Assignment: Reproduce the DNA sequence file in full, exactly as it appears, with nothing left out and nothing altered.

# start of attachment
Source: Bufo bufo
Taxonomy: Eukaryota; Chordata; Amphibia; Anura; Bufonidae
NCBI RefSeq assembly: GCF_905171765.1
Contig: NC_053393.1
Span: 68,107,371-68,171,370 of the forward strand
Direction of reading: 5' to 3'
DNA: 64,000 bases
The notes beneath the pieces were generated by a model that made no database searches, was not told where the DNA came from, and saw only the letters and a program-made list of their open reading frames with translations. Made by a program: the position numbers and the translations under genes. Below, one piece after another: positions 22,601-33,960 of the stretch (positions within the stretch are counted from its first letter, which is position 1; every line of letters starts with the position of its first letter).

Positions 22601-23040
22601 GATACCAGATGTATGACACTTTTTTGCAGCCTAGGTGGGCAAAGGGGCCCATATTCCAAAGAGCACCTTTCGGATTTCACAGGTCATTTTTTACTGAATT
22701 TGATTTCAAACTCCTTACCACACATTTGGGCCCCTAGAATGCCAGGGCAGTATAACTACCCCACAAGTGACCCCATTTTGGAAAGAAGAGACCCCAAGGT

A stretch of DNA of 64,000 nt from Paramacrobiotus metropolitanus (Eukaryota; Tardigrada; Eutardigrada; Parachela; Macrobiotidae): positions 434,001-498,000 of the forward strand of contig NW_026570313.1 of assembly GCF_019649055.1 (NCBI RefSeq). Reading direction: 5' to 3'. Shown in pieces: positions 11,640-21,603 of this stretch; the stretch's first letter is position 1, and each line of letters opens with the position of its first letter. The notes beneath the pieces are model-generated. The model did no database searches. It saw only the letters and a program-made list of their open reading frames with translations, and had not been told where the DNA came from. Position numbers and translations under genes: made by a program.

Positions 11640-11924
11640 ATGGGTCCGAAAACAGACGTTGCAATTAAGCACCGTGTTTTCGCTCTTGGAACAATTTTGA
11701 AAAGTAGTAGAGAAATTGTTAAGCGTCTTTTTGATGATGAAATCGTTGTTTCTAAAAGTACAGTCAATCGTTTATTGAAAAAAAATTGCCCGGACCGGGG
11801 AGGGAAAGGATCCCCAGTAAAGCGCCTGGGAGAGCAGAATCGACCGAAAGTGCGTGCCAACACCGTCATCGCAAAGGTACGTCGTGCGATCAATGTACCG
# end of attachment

Source: Bufo bufo
Taxonomy: Eukaryota; Chordata; Amphibia; Anura; Bufonidae
NCBI RefSeq assembly: GCF_905171765.1
Contig: NC_053393.1
Span: 68,107,371-68,171,370 of the forward strand
Direction of reading: 5' to 3'
DNA: 64,000 bases
The notes beneath the pieces were generated by a model that made no database searches, was not told where the DNA came from, and saw only the letters and a program-made list of their open reading frames with translations. Made by a program: the position numbers and the translations under genes. Below, one piece after another: positions 22,601-33,960 of the stretch (positions within the stretch are counted from its first letter, which is position 1; every line of letters starts with the position of its first letter).

Positions 22601-23040
22601 GATACCAGATGTATGACACTTTTTTGCAGCCTAGGTGGGCAAAGGGGCCCATATTCCAAAGAGCACCTTTCGGATTTCACAGGTCATTTTTTACTGAATT
22701 TGATTTCAAACTCCTTACCACACATTTGGGCCCCTAGAATGCCAGGGCAGTATAACTACCCCACAAGTGACCCCATTTTGGAAAGAAGAGACCCCAAGGT

A stretch of DNA of 64,000 nt from Paramacrobiotus metropolitanus (Eukaryota; Tardigrada; Eutardigrada; Parachela; Macrobiotidae): positions 434,001-498,000 of the forward strand of contig NW_026570313.1 of assembly GCF_019649055.1 (NCBI RefSeq). Reading direction: 5' to 3'. Shown in pieces: positions 11,640-21,603 of this stretch; the stretch's first letter is position 1, and each line of letters opens with the position of its first letter. The notes beneath the pieces are model-generated. The model did no database searches. It saw only the letters and a program-made list of their open reading frames with translations, and had not been told where the DNA came from. Position numbers and translations under genes: made by a program.

Positions 11640-11924
11640 ATGGGTCCGAAAACAGACGTTGCAATTAAGCACCGTGTTTTCGCTCTTGGAACAATTTTGA
11701 AAAGTAGTAGAGAAATTGTTAAGCGTCTTTTTGATGATGAAATCGTTGTTTCTAAAAGTACAGTCAATCGTTTATTGAAAAAAAATTGCCCGGACCGGGG
11801 AGGGAAAGGATCCCCAGTAAAGCGCCTGGGAGAGCAGAATCGACCGAAAGTGCGTGCCAACACCGTCATCGCAAAGGTACGTCGTGCGATCAATGTACCG